Tuesday, June 5, 2012

State looks to adult facilities to help solve juvenile issues....?

TDCJ Clemens Unit. Region III

Austin American Statesman, Mike Ward

While the youths may statistically look much the same, their living conditions couldn't be more different.
At the juvenile centers, youths live mostly in dorms at campus-like lockups, with sofas, TVs and other comforts of home. Treatment and education programs take first priority. Students who advance in their programs can be rewarded with pizza parties and access to video games, among other perks.
At Clemens, such perks are unheard of. The youths wear prison uniforms, live in grimy, foul-smelling cellblocks without air conditioning and with chipped paint and graffiti on the walls. They might work in the fields.

Another difference is that youths at other lockups can be serving time for both determinate or indeterminate sentences, meaning they can get out sooner if they behave and complete their programs fast. In the Clemens Unit, all convicts have determinate sentences — meaning many won't get out until they are middle-aged.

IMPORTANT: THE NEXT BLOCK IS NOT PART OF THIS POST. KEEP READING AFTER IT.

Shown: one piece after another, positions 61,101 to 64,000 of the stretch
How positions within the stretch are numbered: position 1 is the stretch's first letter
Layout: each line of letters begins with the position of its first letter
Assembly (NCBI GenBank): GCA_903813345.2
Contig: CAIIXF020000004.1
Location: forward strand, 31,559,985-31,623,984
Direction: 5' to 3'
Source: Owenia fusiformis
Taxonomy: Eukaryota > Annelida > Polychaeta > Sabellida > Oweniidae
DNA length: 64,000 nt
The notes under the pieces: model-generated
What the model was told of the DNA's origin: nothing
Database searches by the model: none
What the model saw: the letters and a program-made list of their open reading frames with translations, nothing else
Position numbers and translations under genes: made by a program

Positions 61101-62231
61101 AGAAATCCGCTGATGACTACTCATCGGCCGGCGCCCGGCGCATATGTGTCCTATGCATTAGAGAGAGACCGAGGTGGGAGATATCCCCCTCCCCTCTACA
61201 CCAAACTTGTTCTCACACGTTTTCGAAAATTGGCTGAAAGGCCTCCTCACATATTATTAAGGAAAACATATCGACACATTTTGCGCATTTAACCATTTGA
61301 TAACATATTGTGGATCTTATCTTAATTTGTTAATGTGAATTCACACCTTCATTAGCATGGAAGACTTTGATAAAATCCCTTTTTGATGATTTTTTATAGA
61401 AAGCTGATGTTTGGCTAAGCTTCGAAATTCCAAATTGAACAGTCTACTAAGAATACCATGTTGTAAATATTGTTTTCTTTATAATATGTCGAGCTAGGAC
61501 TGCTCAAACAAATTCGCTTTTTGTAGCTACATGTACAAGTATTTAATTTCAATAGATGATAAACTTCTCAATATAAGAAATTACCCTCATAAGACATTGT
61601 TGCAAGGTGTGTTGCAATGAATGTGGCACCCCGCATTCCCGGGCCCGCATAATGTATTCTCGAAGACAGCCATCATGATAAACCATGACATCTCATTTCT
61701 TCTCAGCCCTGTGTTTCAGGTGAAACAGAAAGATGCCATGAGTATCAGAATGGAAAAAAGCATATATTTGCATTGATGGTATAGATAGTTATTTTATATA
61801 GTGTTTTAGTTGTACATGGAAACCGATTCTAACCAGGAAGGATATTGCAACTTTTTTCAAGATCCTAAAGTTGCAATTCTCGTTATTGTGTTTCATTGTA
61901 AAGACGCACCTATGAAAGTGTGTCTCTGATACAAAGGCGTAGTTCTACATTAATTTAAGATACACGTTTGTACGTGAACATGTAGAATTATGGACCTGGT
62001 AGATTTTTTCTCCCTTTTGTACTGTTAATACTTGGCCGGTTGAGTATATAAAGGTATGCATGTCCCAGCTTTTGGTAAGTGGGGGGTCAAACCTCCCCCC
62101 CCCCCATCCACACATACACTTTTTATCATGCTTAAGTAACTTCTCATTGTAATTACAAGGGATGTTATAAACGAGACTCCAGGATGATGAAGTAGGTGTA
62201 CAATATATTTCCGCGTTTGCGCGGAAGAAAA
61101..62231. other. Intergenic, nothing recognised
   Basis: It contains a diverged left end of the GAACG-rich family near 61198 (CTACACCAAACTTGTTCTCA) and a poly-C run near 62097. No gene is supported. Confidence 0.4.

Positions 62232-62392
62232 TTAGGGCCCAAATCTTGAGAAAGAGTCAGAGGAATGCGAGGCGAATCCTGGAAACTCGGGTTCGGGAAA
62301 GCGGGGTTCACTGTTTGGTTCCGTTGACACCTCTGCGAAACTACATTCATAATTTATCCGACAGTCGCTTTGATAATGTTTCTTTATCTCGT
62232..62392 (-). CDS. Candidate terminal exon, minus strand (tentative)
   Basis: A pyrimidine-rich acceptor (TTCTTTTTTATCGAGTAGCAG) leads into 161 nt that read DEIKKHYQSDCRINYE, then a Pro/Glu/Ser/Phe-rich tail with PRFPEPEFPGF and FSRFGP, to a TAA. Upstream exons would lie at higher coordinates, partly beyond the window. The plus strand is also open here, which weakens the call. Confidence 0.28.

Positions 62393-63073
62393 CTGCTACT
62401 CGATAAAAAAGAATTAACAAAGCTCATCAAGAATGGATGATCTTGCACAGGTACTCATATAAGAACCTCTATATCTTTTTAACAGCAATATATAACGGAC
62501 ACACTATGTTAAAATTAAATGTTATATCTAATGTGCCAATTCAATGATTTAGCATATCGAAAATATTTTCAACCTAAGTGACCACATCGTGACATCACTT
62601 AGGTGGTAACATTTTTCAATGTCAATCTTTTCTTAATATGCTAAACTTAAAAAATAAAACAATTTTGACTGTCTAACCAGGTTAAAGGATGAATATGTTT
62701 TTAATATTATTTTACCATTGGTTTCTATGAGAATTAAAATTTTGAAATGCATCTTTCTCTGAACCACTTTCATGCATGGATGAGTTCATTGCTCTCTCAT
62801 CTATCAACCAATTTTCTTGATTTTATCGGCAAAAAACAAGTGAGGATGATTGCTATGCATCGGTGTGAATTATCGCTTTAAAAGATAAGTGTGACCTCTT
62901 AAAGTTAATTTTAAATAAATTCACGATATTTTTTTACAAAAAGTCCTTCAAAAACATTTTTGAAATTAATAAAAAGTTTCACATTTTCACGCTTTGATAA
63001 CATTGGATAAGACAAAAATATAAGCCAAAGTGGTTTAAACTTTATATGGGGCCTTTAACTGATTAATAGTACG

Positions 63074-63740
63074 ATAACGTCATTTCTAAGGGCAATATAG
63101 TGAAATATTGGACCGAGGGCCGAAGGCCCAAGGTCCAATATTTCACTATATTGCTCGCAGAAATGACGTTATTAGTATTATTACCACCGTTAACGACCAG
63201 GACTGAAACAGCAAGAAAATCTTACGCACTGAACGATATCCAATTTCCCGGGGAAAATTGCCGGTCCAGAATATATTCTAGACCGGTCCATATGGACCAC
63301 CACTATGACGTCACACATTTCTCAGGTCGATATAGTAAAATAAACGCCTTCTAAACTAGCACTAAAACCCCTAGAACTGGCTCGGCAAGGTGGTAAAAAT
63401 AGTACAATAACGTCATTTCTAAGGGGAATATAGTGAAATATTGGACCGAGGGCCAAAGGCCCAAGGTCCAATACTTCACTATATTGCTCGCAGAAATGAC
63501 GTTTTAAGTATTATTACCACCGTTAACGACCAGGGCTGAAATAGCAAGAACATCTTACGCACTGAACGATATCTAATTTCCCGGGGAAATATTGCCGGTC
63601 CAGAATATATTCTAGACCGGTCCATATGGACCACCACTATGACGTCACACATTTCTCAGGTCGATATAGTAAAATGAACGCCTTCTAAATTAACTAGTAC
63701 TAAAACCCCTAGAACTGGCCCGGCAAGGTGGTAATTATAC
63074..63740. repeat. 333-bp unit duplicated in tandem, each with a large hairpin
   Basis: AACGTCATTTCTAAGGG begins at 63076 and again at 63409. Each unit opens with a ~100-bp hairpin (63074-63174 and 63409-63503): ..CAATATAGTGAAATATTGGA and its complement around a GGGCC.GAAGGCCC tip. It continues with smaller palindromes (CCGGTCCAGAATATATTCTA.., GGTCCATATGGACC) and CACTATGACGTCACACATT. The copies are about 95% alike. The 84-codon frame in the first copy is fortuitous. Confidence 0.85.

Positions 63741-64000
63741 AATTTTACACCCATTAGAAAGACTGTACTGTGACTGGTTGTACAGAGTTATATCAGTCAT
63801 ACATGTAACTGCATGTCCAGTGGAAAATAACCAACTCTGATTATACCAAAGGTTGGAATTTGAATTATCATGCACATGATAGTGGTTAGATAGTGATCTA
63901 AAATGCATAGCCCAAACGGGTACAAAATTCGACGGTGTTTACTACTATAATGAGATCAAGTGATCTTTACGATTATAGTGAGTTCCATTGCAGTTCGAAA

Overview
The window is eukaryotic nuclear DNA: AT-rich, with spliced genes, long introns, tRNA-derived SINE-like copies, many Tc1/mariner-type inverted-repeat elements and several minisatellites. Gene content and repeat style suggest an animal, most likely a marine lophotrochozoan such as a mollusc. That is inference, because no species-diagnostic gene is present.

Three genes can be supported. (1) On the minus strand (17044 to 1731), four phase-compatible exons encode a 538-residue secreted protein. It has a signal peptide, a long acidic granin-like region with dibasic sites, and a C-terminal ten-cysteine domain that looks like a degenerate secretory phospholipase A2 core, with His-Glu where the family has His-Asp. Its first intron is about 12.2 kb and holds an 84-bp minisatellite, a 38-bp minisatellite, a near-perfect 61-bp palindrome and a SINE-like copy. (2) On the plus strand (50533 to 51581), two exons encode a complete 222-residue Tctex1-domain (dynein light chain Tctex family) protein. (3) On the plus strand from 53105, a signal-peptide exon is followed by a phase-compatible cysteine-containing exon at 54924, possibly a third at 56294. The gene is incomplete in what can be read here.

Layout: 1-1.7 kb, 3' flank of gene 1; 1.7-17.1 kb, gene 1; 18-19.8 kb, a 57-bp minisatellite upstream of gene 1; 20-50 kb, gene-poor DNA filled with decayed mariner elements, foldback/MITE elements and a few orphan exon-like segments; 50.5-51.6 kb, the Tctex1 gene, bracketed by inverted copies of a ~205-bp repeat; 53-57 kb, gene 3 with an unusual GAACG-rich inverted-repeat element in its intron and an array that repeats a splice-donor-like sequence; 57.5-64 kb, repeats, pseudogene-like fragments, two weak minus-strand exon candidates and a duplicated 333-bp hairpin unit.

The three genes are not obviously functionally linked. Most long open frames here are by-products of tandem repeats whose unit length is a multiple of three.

In years past, teens sentenced to the youth lockups were generally there for lesser crimes. The ones certified as adults and sent to the Clemens Unit were generally the tougher and violent offenders. But now, with changes in state law, most of the lesser-crime youths are sent to community-based programs, and the ones sent to juvenile lockups are much tougher costumers than ever before.

See the entire story here!

1 comment:

  1. Many don't realize that some teens are destined for adult corrections & despite society's best efforts to change them, nothing seems to work. I lost count of the number of "scared straight" & "boot camps" I've seen on TDCJ-ID travel cards. Yet, legislators want to fund Youthful Offender's programs that typically don't work either.